Every Saturday, L.A.-based podcaster Nancy Diaz-Ibarra adopts the name Napalm Nanny and drops a bomb filled with classic tunes and trivia. On Napalm Nanny and the Shack, music is a tool to dig into facets of cultural history that often remain fairly obscure. A disco set leads to the story behind the development of roller skating and an episode focusing on ’60s girl groups doubles as a love letter to the famed beehive hairstyle. Diaz-Ibarra isn’t just spouting facts for the sake of it, though – she’s making connections to bigger points about immigration, feminism and racism in the U.S.
Diaz-Ibarra had been sharing music, articles and podcasts – “whatever caught our eye,” she says – with friends every morning. One pal had tuned her into Steven Van Zandt’s long-running radio show Little Steven’s Underground Garage and suggested that she do something like that. Diaz-Ibarra didn’t know how to make a podcast, but figured she could teach herself. “I just thought if I don’t do it now, then when?” she says. “Why should I wait for a perfect moment to start something?”
Napalm Nanny and the Shack launched in February with Diaz-Ibarra learning how to make a show with every episode. She records and edits the podcast herself and, save for some commissioned pieces, makes the cover at as well.
Now half-a-year into her podcasting journey, Diaz-Ibarra recalls listening to some of those early episodes. “It was so cringe-worthy,” she says, noting the nervousness in her voice when she debuted. “Even my friends, they were very harsh critics, very honest critics,” she adds. She says that making the weekly show has been a process of becoming more comfortable with her voice and “finding a rhythm” that dictates how much music she plays and how much information she shares.
Each episode has a theme, ranging from The Cramps’ fetish influences to the role that some musicians played during the Cold War. “I honestly wish I could explain the message, but it’s all just scribbled in a notebook,” she says of the show. “It’s whatever I find interesting, to be honest.”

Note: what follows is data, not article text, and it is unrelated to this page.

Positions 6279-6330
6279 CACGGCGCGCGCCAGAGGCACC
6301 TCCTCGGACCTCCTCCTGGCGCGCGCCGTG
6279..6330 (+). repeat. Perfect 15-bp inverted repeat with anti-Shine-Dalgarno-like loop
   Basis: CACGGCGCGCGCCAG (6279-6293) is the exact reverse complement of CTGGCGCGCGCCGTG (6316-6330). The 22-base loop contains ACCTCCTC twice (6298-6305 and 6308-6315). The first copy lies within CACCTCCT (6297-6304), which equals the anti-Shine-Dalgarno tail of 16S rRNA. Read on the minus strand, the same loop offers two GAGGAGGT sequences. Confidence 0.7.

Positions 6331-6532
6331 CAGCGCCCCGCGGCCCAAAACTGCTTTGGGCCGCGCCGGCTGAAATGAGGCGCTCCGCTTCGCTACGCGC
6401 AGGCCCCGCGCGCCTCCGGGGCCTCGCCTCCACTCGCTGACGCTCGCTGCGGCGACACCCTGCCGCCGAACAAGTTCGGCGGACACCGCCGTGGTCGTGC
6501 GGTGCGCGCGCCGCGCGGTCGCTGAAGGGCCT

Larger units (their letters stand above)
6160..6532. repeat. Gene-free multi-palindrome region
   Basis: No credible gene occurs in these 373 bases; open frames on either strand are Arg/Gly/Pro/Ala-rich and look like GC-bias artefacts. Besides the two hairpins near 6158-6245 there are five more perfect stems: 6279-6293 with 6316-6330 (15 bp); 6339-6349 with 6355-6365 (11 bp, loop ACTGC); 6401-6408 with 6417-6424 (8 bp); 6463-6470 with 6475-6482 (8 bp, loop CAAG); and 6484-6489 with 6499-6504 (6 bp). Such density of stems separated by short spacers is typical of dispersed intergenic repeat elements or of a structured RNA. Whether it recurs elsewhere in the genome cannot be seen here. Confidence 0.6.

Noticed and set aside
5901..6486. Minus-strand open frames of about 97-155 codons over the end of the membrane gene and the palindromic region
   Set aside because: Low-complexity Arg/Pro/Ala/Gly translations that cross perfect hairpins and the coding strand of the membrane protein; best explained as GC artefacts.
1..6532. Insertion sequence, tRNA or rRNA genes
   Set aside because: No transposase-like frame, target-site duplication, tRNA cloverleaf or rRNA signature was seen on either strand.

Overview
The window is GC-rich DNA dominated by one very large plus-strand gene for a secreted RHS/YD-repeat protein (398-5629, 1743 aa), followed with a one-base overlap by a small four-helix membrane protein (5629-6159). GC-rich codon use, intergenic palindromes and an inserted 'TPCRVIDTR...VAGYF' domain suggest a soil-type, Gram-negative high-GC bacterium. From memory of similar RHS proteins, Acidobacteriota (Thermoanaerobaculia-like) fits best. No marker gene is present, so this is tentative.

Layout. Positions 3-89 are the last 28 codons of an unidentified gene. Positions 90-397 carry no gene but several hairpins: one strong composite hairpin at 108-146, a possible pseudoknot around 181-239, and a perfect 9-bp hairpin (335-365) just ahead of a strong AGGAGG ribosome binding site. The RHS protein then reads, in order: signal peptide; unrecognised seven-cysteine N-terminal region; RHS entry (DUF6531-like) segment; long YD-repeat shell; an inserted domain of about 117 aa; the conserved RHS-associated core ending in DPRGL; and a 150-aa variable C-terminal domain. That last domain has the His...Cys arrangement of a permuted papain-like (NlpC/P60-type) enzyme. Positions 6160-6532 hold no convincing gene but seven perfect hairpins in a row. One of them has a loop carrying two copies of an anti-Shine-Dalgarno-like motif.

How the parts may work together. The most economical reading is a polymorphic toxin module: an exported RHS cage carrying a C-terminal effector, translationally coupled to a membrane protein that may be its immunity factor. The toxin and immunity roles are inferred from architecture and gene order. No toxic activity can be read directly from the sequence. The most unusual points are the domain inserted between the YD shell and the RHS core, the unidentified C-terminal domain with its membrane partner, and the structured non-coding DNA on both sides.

There’s a lot of research that goes into each episode. “I usually do it the old school way, where I read through articles and take my notes,” she says. “I might have an idea of where an episode might take me, but, sometimes, it completely changes depending on the research.”
Driving the series is the music, which varies from episode to episode, but includes a lot of garage rock and soul with a selection that’s impeccable. You’ll hear some stuff you know, but a lot of it may be unfamiliar. “For me, music has always been an escape,” says Diaz-Ibarra. “I didn’t grow up in the happiest of homes. I grew up in a city where violence was pretty common. I grew up in Lynwood. Watts, Compton, those were my stomping grounds as a kid,” she says. “Growing up and saying I can recognize gun shots, it’s not something that’s all that common. It’s common for me and my community. But, when I put on headphones or played with the radio, it sent me somewhere completely different and it’s something that meant the world to me.”
Diaz-Ibarra continues, “Because it means so much to me, it’s something that I want to share with others.”
Nanny Napalm and the Shack was made for her friends, but anyone else who wants to listen is welcome to join the ride. And they have. “I’ve met some really wonderful people sharing with me their interests or sending me music,” Diaz-Ibarra says. “It’s developed a pretty sweet community.”
In a recent episode, Diaz-Ibarra explored telenovelas, connecting the serialized television shows to immigration experiences. After the episode, she heard from listeners who recalled the series they had seen with their family. “I think that pop culture is something that we’re surrounded with, even if we don’t realize it,” she says. “We might be playing in the background, but whatever our parents are watching, it has definitely impacted us.”
Diaz-Ibarra recalls televnovelas being on at home while she was growing up. “I can’t remember which specific novela my mom would watch – there were so many of them,” she says. But, as an adult, Diaz-Ibarra reflects on the significance of the shows. “Having the language in the living room once again meant the world to her. For me, it was just noise in the background.”
Sometimes, one episode isn’t enough; it’s in those two-parters where Diaz-Ibarra’s mission might be revealed. Take, for example, her “Ranfla Cruise” episodes, which looks at lowrider culture and how it was impacted by racist laws in California, which led to one customizer, Ron Aguirre, to develop the car hydraulics system. Today, everyone is familiar with lowriders, but they might not know who Aguirre is. “I think that there are a lot of misconceptions within these really niche scenes and that’s what I really love to dig into,” says Diaz-Ibarra. “There are a lot of unknown, unsung heroes there.”